Competition Bureau reviewing ruling that P&H deal for Virden grain elevator didn’t hurt competition

Tribunal also said P&H can't use the "efficiencies" defence protecting anti-competitive deals

Competition Bureau reviewing ruling that P&H deal for Virden grain elevator didn’t hurt competition
The Competition Bureau is reviewing ruling decision that Virden elevator purchase didn’t hurt competition

The Competition Bureau is reviewing a recent decision of a tribunal that ruled the acquisition of a grain elevator in Virden, Manitoba, by Parrish & Heimbecker did not lessen competition. However, the tribunal also denied P&H from using the controversial "efficiencies" defence.

"While we are disappointed that the [Competition] Tribunal has ruled against our challenge, we are carefully reviewing the tribunal's decision to determine the appropriate next steps," the Competition Bureau said in a release.

However, Stikeman Elliott LLP partner Michael Kilby says the decision is even more notable because the tribunal said that while it did not need to address the efficiencies argument made by P&H, it chose to do so. It ruled that P&H would not have met its burden of demonstrating, on a balance of probabilities, that the claimed gains in efficiency would be greater than and would offset the anti-competitive effects of any lessening of competition resulting from the merger.

Michael Kilby, Stikeman Elliott LLP

The tribunal concluded that P&H had not proven, "with clear and convincing evidence, that the acquisition is likely to bring about cognizable gains in efficiency." As a result, P&H "would not have met its burden of demonstrating, on a balance of probabilities, that its claimed gains in efficiency would be greater than, and would offset, the anti-competitive effects of any lessening of competition resulting from the acquisition."

Says Kilby: "Given the intense media and policy focus on the efficiencies defence in recent times, the tribunal's conclusion that the efficiencies claimed were not proven and therefore could not have offset any anti-competitive effects of the acquisition . . . is relevant."

The tribunal's full reasons are confidential at this time, to protect evidence covered by a confidentiality order. A public version of the decision will be released after hearing from the parties concerning what information in the reasons must remain confidential.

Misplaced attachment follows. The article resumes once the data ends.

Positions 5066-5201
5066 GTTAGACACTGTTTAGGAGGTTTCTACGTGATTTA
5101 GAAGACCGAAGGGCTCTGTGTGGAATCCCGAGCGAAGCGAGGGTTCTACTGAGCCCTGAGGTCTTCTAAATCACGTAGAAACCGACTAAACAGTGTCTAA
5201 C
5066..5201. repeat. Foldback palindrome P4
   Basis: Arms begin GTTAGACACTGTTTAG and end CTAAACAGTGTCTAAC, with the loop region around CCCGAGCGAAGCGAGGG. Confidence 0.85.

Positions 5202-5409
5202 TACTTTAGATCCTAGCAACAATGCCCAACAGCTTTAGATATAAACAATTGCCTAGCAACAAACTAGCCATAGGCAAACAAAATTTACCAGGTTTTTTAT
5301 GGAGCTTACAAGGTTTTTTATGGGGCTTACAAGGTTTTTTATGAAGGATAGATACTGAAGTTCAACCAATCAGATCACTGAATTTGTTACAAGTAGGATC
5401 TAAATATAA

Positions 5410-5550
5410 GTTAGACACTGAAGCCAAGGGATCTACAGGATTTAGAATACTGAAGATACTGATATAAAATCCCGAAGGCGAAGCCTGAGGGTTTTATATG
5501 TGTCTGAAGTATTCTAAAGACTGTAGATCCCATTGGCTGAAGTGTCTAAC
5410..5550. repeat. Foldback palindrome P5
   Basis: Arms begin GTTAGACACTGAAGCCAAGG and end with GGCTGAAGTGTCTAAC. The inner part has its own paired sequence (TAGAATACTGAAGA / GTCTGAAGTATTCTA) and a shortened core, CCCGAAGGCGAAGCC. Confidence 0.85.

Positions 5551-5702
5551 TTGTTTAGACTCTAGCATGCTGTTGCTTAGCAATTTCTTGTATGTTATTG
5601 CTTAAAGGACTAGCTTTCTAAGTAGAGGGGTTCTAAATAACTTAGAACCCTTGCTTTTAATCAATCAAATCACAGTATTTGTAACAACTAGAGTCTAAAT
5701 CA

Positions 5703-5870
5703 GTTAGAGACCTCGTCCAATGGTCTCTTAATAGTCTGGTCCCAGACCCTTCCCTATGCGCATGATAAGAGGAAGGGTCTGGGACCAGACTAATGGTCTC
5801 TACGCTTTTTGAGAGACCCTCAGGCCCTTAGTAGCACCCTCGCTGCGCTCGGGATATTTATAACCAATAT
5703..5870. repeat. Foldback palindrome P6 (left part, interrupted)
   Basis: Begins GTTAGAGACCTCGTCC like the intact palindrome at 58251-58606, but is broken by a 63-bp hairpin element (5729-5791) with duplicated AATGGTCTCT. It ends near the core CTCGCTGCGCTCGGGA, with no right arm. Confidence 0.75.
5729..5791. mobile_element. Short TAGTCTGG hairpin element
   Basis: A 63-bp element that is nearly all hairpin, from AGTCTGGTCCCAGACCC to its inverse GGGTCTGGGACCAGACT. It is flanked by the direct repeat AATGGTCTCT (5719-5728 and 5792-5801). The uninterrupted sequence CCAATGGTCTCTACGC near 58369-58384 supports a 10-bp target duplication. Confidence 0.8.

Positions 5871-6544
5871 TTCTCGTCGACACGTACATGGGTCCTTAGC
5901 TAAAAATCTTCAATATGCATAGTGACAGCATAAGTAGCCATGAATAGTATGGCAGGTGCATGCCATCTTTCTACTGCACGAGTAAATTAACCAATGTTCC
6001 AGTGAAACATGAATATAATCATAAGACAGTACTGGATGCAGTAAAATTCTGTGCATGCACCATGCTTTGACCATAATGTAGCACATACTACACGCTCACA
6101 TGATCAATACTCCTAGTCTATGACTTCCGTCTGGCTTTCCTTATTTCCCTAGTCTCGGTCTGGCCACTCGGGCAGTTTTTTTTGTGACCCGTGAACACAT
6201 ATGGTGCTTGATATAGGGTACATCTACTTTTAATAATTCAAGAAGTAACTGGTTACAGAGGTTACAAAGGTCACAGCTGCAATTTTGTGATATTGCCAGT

Kilby notes that the case dates to the bureau filing its challenge to the merger in December 2019, with the tribunal hearing concluding in January 2021. He suggested this it has taken an "exceptionally long" time to decide the fate of one grain elevator.

At the same time, he says the tribunal's take on the efficiencies argument presented by P&H is important, so "many will be interested in reading the decision when it comes out."

Kilby says that the tribunal decided to favour P&H based on settling the question of defining the "relevant market" for farmers in the area and whether owning the Virden elevator was anti-competitive. This is a "bread-and-butter issue that competition tribunals often have to deal with," he says, and relates "very much to the details of the transaction."

However, the fact that this tribunal also chose to comment on P&H's efficiencies defence is "significant," Kilby says, because there have been relatively few competition cases that have ruled on what is considered a unique and controversial part of competition law in Canada.

Section 96 of the Competition Act is commonly known as the efficiencies defence. It allows for a trade-off analysis between anti-competitive effects and the potential efficiencies resulting from a transaction for the purchaser. If a review concludes that the efficiencies likely to arise from a transaction are greater than, and will offset, the anti-competitive effects, the bureau may decide not to oppose the merger on these grounds or seek remedies only in local markets.